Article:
• Encourage young families to join by creating amenities they'll appreciate. For instance, the Annapolis Yacht Club, just before it suffered a severe fire in December, had recently announced an initiative to build a "family center" with a pool, a gym, and a casual restaurant. Even though the center won't be finished for another two to three years, the membership immediately went from having open membership positions to an 80-person-long, two-year waiting list. As the club rebuilds from the fire, Jim Ellis says, "Though it's too early to tell, the club continues to receive new membership applications, and prospective new members see great potential for the future."

Modern Leadership

According to club consultant Dan Ehrmann of ClubExpress, "Five percent of members run the club and show up for almost every event, and another 15 percent of members regularly participate. Another 20 percent occasionally participate. But the remaining 60 percent never show up for anything!" This is important when considering that the average age of a club's existing membership and leadership can be more than 60. Individuals in their 60s are looking for a different club experience than potential new members in their 30s or 40s, who are looking for a more casual, child-friendly experience, adventure on the water, and maybe even live music at social events. Make sure you have younger members in your leadership ranks and constantly be on the lookout for younger members to be groomed for later leadership roles.

Boating facilitiesA well-maintained building and docks provide a focal point for club activities and a draw for new members. (Photo: Troy Gilbert)

Officers of the Chicago Yacht Club, for instance, searched their database looking for younger members with the potential to become the next level of leadership, both on committees and on the CYC board, and encouraged them to get involved. The club also added new activities to drive member usage, including more activities focused on families, and a number of women's activities (networking events, the Women On The Water racing club on Sonars, and happy hours).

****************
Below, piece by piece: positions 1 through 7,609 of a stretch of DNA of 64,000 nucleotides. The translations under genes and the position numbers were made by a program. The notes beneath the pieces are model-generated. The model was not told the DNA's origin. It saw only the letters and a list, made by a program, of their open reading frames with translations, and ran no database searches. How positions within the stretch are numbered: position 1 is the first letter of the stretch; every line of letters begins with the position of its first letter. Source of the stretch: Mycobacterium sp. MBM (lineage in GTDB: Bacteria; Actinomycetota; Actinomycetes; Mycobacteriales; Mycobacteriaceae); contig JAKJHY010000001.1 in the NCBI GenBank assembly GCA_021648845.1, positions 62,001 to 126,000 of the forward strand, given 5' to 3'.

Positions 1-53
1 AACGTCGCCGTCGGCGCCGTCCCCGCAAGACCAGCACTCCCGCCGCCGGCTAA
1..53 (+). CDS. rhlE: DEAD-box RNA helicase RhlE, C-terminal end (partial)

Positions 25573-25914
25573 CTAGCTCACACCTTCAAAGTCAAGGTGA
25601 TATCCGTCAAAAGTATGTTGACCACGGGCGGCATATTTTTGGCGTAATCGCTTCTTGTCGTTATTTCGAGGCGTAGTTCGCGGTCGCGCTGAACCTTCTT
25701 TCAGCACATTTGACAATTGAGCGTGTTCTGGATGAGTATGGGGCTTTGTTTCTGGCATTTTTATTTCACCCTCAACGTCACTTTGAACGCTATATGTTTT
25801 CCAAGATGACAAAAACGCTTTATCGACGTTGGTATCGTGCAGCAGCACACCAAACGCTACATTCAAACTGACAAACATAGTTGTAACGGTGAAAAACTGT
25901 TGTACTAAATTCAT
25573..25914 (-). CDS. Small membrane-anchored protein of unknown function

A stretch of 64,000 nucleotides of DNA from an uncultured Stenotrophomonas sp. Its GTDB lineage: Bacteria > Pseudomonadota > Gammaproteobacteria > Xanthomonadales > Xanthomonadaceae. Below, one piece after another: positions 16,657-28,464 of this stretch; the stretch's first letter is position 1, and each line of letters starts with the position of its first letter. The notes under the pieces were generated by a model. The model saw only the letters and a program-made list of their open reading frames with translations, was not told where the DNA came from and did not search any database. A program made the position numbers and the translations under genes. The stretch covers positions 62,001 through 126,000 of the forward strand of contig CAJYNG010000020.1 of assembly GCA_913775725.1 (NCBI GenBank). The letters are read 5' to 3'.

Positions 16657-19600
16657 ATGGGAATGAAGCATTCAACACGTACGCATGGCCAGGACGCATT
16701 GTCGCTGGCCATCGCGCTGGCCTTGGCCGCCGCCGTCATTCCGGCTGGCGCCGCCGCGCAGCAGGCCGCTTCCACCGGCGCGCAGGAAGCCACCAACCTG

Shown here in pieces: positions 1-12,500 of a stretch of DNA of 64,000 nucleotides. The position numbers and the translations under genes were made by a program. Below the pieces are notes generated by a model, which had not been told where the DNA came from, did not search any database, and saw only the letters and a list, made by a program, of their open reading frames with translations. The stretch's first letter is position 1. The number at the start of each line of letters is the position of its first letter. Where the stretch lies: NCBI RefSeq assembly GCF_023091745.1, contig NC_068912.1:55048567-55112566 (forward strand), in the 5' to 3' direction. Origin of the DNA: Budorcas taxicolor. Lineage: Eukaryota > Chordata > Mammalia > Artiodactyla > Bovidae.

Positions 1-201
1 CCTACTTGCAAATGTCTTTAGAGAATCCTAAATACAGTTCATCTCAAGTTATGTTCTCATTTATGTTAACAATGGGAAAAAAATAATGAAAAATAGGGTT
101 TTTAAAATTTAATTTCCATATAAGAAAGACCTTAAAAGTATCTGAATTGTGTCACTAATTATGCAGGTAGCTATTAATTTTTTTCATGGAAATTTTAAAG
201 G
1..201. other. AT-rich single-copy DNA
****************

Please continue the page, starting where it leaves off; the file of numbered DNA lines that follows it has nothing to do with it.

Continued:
Your facility's amenities are an immediate selling point, as are access to club-owned boats or even paddleboards; clubs with swimming pools, for example, certainly offer an attraction for young families. But the majority of clubs don't have such amenities or full-service restaurants. Smaller clubs that are part of large regional organizations, such as the Florida Council of Yacht Clubs or the Gulf Yachting Association, can start by selling a potential member on the use of reciprocal privileges at the other member clubs. Discounts provided via reciprocal privileges for slips, along with the opportunity to have a welcoming port of call in a new destination, help to further a potential member's cruising dreams and increase the value that he or she puts on membership.

Boating familyA club that wants to be around for decades to come needs to be welcoming to all ages, especially to young families. (Photo: Troy Gilbert)

For clubs with physical facilities that require them to pay for land costs, staff, maintenance, insurance, and power bills, the challenge is always about maintaining and growing membership to cover these expenditures while also allowing for long-range capital improvements. Monthly dues on average, according to the Club Managers Association of America, make up 50 percent or more of the organization's yearly income; initiation fees can total another 25 percent, while bar and restaurant sales contribute only about 9 percent of the bottom line. Membership growth is critical for success.